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International arrivals in PNG to wear GPS ankle bracelet, Eastern Highlands records 10 new COVID-19 cases
05:10 am GMT+12, 14/10/2020, Papua New Guinea

Incoming international passengers will now be required to wear a Global Positioning System (GPS ankle bracelet) upon arrival in Papua New Guinea for the duration of the quarantine period.
 
The direction became effective as of Tuesday, commencing with an Air Niugini charter flight (PX9089) carrying 152 foreign workers who arrived in Port Moresby.
 
The Controller of the National Pandemic Response, David Manning, issued this directive on Monday for the compulsory GPS tracking ankle bracelets.
 
PNG has struggled to control outbreaks in the capital, Port Moresby and Western Province and charter flights carrying foreign workers run the risk of spreading the virus across the country.
 
As a condition of entry in Papua New Guinea and to effectively monitor designated charter flights that coordinate the arrival of large numbers of foreign workers into PNG at one time, incoming passengers will be required to be fitted with a GPS tracking ankle bracelet (upon arrival) for the designated quarantine period.
 
“The cost shall be borne by the relevant passengers/companies for the period of quarantine,” Manning said.
 
All international arrivals must present a negative test and quarantine for between seven and 14 days at government direction. The move to electronically monitor foreign entrants into PNG comes weeks after PNG prohibited a charter flight of Chinese nationals from entering the country after the Chinese government said its mine workers set to fly in had been “vaccinated” against the virus. There is no recognised vaccine for coronavirus.
 
By global standards the number of confirmed Covid-19 infections in PNG remains low at 575 infections and seven deaths.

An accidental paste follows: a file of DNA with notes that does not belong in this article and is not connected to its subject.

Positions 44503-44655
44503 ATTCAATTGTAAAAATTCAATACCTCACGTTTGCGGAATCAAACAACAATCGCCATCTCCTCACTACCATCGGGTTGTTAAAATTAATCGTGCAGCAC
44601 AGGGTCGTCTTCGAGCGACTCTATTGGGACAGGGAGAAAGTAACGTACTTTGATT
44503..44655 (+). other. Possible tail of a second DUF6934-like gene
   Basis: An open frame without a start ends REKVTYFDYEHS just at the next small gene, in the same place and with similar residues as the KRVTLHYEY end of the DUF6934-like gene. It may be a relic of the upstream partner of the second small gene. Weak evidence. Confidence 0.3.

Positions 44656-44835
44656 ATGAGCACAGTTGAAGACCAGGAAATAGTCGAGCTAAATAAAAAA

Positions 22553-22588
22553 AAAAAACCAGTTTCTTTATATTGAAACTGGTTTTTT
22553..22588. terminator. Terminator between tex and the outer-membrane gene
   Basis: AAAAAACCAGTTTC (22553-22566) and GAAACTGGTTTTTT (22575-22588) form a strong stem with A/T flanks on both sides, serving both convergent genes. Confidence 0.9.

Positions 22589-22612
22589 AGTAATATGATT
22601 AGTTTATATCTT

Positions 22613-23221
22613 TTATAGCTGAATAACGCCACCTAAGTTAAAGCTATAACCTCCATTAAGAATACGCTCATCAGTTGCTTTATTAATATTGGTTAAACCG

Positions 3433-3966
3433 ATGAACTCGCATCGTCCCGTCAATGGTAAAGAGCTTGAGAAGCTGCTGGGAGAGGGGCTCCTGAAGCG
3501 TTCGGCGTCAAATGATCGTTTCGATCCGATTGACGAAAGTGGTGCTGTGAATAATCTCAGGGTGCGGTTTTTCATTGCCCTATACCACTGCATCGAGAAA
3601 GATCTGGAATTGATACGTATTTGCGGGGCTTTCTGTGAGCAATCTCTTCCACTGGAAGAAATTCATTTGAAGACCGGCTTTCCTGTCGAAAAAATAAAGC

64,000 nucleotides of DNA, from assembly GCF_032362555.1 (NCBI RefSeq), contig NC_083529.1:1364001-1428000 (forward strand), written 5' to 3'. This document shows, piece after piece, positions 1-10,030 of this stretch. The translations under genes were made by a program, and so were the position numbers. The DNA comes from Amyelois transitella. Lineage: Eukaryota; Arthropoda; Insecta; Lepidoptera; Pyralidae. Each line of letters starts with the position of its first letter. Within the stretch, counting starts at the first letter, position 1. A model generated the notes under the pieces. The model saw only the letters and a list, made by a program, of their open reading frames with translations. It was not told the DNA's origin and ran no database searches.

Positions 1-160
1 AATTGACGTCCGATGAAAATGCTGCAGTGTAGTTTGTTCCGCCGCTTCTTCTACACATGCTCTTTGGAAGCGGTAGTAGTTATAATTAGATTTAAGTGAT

But a spike in cases in Western Province, with 11 new cases in a day, all in people aged under 21 and without symptoms, has prompted fresh warnings from authorities about the risks of an unrestrained outbreak.
 
PNG’s actual infection rate is believed to be far higher than the reported figure, because of low testing rates, particularly in remote areas. In all, just 26,000 tests have been conducted across the country.
 
Meanwhile, ten new coronavirus disease (COVID-19) cases were reported today from Eastern Highlands Province, bringing the total confirmed cases in the province to 11 and PNG's overall total to 575.
 
The National Capital District still has the highest number of cases with 334, followed by Western Province with 202 cases.
 
Seven of the new cases in the Eastern Highlands are women, and three are men. The youngest is a 3-year-old girl whilst the oldest is a 76-year-old man, all from the Goroka district. All 10 cases are asymptomatic contacts of previously identified COVID-19 cases.  
 
To date, 26,620 people have been tested for coronavirus in PNG. Additional 42 samples are pending laboratory results.
 
There are 537 people who have recovered from COVID-19 while 31 are active cases in isolation. The country’s death toll from COVID-19 remains at seven.
 
There are 13 provinces in the country that have confirmed COVID-19 cases.

SOURCE: POST COURIER/PNG GOVT/PACNEWS


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